How to Tell if the Cake is Done? The Million Dollar Question!

Check out our comprehensive guide to how to tell when a cake is done!

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It doesn't matter whether a recipe gives you a cooking time down to the millisecond, or you bought the best, most accurate oven on the market just yesterday - you can just never quite be sure how to tell if the cake is done. A recipe can give you an oven temperature, but it doesn't give you a cake's internal temperature.

Read on for our top tips that answer the million dollar (or pound!) question: how do you know when a cake is done? 



Leeanne: "Cake should be moist and light in texture and never dry! Sometimes it can be hard to tell if your cake will be a little under done or over done, as recipes may state a cooking time, but every oven is different!"





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How to tell if the cake is done


All ingredients should be room temperature

Start as you mean to go on: when baking, all ingredients should be at room temperature when you mix your cake batter (unless specified in the recipe). This will ensure the cooking time doesn’t also have to contend with warming freezing cold mix.


Stick to the recipe

Be careful when setting the temperature of your oven, preheat to the temperature specified before you start the recipe and remembering that baking is chemistry, do try to set a timer for two minutes before the time is up to ensure you don’t over baker.


Be patient

Do not open the oven door during the cooking process as your cakes structure won’t yet be set so will collapse. Only open a few minutes before the time is up if you cannot look through a glass door.


Signs your cake is baked to perfection:

The top should be deliciously golden

The sides will be coming away from the edge of the tin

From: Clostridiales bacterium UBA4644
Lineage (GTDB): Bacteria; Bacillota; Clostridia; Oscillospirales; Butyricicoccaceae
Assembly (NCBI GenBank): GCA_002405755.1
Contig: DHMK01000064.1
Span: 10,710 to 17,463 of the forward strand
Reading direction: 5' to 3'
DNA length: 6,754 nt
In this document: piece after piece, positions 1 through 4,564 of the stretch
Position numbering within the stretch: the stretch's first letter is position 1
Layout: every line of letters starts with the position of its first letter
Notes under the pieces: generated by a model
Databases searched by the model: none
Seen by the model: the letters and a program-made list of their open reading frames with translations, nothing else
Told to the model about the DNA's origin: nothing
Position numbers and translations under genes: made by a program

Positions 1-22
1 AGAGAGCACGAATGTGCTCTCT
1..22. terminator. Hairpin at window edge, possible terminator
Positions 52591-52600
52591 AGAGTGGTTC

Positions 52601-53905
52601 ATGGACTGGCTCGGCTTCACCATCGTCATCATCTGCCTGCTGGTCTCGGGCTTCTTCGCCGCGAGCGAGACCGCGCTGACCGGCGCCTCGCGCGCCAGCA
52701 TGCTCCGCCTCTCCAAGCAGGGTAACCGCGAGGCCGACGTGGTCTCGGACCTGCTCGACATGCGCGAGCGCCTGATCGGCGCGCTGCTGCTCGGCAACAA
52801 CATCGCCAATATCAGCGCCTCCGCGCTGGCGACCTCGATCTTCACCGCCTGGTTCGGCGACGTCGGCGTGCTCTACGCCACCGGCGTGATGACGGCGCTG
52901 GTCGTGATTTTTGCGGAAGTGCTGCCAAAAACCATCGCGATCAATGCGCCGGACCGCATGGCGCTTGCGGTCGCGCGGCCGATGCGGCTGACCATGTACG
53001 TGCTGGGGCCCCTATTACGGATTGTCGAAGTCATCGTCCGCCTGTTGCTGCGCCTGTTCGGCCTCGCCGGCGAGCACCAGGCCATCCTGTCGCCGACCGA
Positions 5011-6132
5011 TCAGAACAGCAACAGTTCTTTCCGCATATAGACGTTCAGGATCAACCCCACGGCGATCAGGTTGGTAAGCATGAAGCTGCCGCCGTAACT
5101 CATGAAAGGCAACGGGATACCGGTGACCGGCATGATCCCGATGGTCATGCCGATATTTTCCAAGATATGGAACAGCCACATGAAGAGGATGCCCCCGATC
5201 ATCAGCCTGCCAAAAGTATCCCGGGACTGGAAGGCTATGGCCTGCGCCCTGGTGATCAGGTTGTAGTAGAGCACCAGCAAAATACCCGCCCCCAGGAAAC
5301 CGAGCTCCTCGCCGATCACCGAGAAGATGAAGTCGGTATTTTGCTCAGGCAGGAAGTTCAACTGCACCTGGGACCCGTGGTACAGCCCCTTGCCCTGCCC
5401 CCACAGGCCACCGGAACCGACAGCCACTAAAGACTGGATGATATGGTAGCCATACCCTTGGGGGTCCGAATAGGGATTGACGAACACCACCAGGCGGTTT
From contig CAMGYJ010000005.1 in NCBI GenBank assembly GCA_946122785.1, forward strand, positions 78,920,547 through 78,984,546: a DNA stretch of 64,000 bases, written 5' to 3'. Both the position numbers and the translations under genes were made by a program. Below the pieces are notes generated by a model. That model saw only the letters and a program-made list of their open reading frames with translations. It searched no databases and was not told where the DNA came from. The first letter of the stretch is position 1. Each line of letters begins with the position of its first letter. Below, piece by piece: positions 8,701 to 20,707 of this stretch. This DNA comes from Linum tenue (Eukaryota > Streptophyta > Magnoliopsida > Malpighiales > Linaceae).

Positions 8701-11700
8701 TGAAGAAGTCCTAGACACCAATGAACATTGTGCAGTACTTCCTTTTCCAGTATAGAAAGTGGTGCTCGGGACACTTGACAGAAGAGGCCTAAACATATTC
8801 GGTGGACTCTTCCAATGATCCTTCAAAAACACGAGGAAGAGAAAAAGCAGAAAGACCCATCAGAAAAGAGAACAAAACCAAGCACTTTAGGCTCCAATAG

3 A skewer when inserted into the middle comes away clean

If you have a food thermometer, the centre of a cooked cake should be 210°F


Signs your cake is baked to perfection:


What to do if your cake is underdone

If the cake doesn’t spring back up when pressed, a skewer when inserted has come away with cake batter on it or the internal temperature isn’t yet 210°F, gently put the cake back in the oven for five minutes and check again. Do not bang the tray, this could cause it to sink if the structure isn’t set yet.


What to do if your cake is overdone

If the cake is black, it isn’t savable, but if it has only dark edges, simply cut them off with a bread knife and cover with buttercream. If you have to cut a lot of cake away and the sponge is dry, change your baking plans and turn the best bits into cake pops by combining the crumbs with buttercream, rolling into balls and dipping into melted chocolate – yum! If the cake is useable but dry, make a restorative syrup to drench your sponges with moisture and extra flavour!


Syrup recipe:



100g granulated or golden caster sugar

100ml water

Optional flavouring: vanilla, lemon zest, almond etc.



Heat the water, sugar and flavour if used until boiling and all sugar granules are dissolved.

Remove from heat and leave to cool.

Pour into an airtight container or cake drenching bottle.

Prick your cake with a skewer or cocktail stick and spoon a few tablespoons of syrup on top of the cake, moving the syrup around with the back of the spoon to help it sink in.


If you follow these tips and tricks, you'll never find yourself floundering and unable to tell if the cake is done again! Plus, if you have a cakey friend who comes to you in sheer frustration, pulling their hair out and screaming to the sky: "but how DO you know when a cake is done?!", you can now take them to a nice comfy sofa, remove any dangerous objects from their reach and calmly tell them that their worries are all over. Need to know the best cake internal temperature? 210°F - ta da! 



For inspiration, tips, tricks, shopping lists, competitions and more, pick up your copy of Cake Decoration & Sugarcraft magazine today!



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